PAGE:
The Economist is publishing on messaging app Line
The Economist is adding another platform to its social channel distribution: it has begun rolling out stories to Japanese messaging app Line.
While Facebook serves up content relevant to each user, and Twitter Moments is more breaking-news driven, Line will prioritize more visually compelling and evergreen content. It will post cartoons, quotes and arresting photos, as well as use the push notifications feature to publish breaking news pieces, explainers, promoting features like its print front cover every Thursday, or a piece from its daily digest app Espresso. In the future The Economist wants to introduce live Q&As with its journalists.
The Economist is not the first publisher on Line. Both the BBC and The Wall Street Journal have set up shop on the messaging app. Line, which was created in Japan and spread to other Asian markets, boasts 212 million monthly users.
The Economist plans to post between four and six pieces of content a day on the homepage, compared to 25 a day that goes to Facebook, and two pieces a week in the push notification channel.
“Line offers an interesting audience that we don’t have access to,” explained Denise Law, deputy community editor at the Economist. “There’s a universe of younger readers particularly in Asia and the U.S. that wouldn’t know to go to Economist.com, so we go to them.”
The content is in English and can be accessed from U.S., Canada, Turkey, Saudi Arabia, Myanmar, Korea, Hong Kong, UK, Cambodia, and Pakistan. Users need to follow The Economist. The publication will promote its account through its various social channels. It currently has 6.3 million likes on Facebook and 12.5 million followers on Twitter.
The Economist has gotten serious about distributing content on platforms in the past year. In July last year, the board decided to invest more heavily on social platforms, which included expanding its social media team. There are currently 10 people across editorial focused on content distribution on social platforms. The Economist was in the second batch of publishers signed up to Facebook Instant Articles in December, and is expected to go live in the next month. The publisher claims that now between a quarter and a third of its site traffic comes from social. There’s no hard and fast rule about whether the team repurposes a piece that was behind the paywall or not, but readers will face messages asking them to sign up if it is.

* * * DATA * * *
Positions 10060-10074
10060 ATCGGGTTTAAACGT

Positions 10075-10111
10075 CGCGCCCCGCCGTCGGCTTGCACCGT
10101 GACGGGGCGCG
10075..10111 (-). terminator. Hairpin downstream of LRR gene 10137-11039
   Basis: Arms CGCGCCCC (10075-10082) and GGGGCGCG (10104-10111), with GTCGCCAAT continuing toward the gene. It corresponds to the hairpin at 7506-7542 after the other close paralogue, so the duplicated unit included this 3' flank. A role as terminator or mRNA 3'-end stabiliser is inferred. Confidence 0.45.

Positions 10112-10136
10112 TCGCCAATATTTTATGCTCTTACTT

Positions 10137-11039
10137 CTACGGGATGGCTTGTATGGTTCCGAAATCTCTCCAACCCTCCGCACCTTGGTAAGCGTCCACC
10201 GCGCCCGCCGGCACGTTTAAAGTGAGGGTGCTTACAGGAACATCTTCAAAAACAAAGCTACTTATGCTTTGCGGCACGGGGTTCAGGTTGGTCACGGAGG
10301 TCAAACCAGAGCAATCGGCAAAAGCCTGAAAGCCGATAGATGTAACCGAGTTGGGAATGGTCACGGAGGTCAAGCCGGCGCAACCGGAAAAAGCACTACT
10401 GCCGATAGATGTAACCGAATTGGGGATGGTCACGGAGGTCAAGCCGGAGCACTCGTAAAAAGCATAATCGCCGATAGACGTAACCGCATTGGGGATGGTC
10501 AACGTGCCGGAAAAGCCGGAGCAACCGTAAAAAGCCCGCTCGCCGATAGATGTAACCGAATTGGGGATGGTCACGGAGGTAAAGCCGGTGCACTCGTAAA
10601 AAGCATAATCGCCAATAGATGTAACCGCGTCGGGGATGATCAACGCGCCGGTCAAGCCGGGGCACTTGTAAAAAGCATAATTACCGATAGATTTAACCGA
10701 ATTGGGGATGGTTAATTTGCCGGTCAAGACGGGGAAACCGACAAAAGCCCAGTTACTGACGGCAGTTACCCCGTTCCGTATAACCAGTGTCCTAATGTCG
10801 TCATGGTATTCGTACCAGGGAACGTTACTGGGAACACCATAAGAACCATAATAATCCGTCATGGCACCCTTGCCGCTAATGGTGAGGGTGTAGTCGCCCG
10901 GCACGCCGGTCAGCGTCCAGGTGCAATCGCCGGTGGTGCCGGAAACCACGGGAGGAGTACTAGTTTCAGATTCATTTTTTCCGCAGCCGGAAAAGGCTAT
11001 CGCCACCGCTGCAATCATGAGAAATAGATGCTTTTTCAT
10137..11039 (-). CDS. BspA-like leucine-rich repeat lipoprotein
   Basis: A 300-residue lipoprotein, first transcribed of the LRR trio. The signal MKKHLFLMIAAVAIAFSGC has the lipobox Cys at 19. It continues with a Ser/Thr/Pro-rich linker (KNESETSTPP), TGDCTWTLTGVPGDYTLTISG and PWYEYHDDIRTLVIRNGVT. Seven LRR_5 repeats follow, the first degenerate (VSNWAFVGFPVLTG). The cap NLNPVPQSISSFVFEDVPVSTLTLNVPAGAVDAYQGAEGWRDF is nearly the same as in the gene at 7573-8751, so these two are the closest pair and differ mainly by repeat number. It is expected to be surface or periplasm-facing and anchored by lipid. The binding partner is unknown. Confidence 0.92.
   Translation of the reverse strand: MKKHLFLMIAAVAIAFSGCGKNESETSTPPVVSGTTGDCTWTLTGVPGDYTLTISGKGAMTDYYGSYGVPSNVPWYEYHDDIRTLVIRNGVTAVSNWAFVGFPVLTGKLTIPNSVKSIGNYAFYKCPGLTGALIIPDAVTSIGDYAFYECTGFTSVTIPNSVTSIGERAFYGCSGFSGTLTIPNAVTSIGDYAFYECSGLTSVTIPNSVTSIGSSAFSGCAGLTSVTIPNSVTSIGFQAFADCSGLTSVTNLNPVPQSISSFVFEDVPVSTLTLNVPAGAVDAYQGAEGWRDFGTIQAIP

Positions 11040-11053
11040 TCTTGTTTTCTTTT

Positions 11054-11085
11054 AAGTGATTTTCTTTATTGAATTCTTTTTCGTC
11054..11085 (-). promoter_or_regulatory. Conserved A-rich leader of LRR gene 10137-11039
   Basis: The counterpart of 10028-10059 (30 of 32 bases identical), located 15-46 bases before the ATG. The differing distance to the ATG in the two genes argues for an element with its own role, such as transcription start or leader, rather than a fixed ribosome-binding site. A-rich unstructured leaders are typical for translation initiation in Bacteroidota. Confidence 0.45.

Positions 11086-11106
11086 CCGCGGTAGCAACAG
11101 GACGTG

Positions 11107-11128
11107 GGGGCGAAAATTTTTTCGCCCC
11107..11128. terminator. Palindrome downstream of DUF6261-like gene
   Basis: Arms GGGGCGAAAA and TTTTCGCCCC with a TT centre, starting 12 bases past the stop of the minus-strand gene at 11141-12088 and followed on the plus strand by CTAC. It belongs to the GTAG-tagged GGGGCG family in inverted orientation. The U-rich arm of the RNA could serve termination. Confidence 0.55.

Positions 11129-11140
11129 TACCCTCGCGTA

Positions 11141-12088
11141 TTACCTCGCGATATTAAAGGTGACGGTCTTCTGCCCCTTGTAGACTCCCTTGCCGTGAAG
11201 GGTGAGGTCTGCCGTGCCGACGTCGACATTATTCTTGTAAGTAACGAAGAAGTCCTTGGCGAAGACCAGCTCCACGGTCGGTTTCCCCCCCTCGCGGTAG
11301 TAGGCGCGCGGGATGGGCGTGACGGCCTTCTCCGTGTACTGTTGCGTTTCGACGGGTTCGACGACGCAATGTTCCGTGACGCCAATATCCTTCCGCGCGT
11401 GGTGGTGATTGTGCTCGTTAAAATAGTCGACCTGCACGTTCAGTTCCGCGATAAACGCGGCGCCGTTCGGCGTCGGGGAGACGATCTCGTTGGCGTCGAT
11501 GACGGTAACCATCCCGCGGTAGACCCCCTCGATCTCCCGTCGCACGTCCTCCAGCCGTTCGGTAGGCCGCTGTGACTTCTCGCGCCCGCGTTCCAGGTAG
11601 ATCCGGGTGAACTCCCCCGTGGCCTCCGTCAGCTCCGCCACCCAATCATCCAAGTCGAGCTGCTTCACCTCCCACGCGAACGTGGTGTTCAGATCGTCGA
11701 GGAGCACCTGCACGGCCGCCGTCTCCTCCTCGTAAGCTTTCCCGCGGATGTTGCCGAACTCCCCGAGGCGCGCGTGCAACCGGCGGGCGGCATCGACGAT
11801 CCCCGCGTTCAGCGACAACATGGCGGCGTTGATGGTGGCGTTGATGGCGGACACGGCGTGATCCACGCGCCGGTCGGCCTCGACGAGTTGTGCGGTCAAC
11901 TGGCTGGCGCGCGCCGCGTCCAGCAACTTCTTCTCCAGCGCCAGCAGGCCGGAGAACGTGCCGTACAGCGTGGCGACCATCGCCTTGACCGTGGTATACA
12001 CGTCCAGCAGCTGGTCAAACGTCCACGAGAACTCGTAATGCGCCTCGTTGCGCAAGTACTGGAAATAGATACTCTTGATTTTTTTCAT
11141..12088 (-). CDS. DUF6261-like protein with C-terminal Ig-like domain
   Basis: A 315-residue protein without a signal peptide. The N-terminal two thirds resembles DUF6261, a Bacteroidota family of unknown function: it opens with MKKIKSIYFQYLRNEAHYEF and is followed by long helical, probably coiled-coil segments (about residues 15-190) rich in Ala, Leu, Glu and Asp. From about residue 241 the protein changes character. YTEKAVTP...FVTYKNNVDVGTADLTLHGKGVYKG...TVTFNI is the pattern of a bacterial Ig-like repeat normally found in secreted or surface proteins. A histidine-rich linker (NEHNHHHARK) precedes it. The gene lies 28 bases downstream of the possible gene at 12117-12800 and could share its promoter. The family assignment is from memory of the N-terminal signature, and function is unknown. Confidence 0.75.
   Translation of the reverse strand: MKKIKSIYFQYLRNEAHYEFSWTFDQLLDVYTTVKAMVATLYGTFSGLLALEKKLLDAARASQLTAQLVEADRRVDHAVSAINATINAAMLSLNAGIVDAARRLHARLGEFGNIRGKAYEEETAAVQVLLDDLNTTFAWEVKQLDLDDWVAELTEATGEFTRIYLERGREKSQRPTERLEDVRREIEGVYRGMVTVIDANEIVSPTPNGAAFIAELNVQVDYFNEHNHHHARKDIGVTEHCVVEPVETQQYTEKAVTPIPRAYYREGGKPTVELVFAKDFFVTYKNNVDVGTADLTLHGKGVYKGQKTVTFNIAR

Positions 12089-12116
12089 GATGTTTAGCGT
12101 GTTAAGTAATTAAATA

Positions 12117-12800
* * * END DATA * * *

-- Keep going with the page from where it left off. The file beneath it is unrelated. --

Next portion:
Publishers are exploring other messaging apps, Bild recently pushed out celebrity and sports updates through Facebook Messenger, the Guardian has been experimenting with WhatsApp. Success is hard to gauge because measuring engagement is a bane.
“There’s no publisher that has nailed dark social,” said Law. “We can add short links and tags to see whether they drive traffic. But this is very much a brand play, I am not too concerned about traffic. I want to build our reach rather than drive subscribers.”
While it’s brand building for now, establishing itself is a smart move for the future to deliver more than subscribers. “There’s a huge capacity for messaging apps to deliver business results,” said Tom Ollerton, marketing and innovation director at agency We Are Social. “They are complex digital ecosystems, you can buy a mortgage on WeChat and browse the Web from in the app. Once you can do that, what do you even need the Internet for?”
How Wired leveraged Cyber Week readers to increase subscription revenue
For Wired, Cyber Monday and Black Friday ended up being the second and third biggest days for subscription sign-ups of the year, with each being approximately three times the daily average for the month of November.
‘I don’t think people know just how big our digital business is’: 5 questions with Meredith’s Catherine Levene
Levene takes the lead of a division that Meredith says reaches 95% of U.S. women across its entire portfolio.
‘A hybrid of entertainment and commerce’: How NTWRK made over $100,000 from selling goods via Snapchat
NTWRK believes opinionated content about exclusive and scarce products associated with celebrity creators can turn viewers into buyers.
SponsoredWhy ad buyers (and sellers) need to pay more attention to viewer attention
By Yan Liu, CEO, TVision Like the proverbial tree falling in the forest, we all recognize that oftentimes the TV is on, but no one is in the room to hear or see it. And yet some ad buyers continue to rely on a metric that fails to account for this. To mix metaphors, buyers […]
‘Not something we think about’: Facebook News still a non-factor in publishers’ plans
Early attempts to measure the impact of Facebook News suggest that it typically accounts for a low, single-digit percentage of a story's traffic.
How Forbes’ 30 Under 30 franchise has become a top selling point for the brand
The 30 Under 30 franchise has given Forbes another avenue to sell its advertising clients on cross-platform campaigns for top dollar.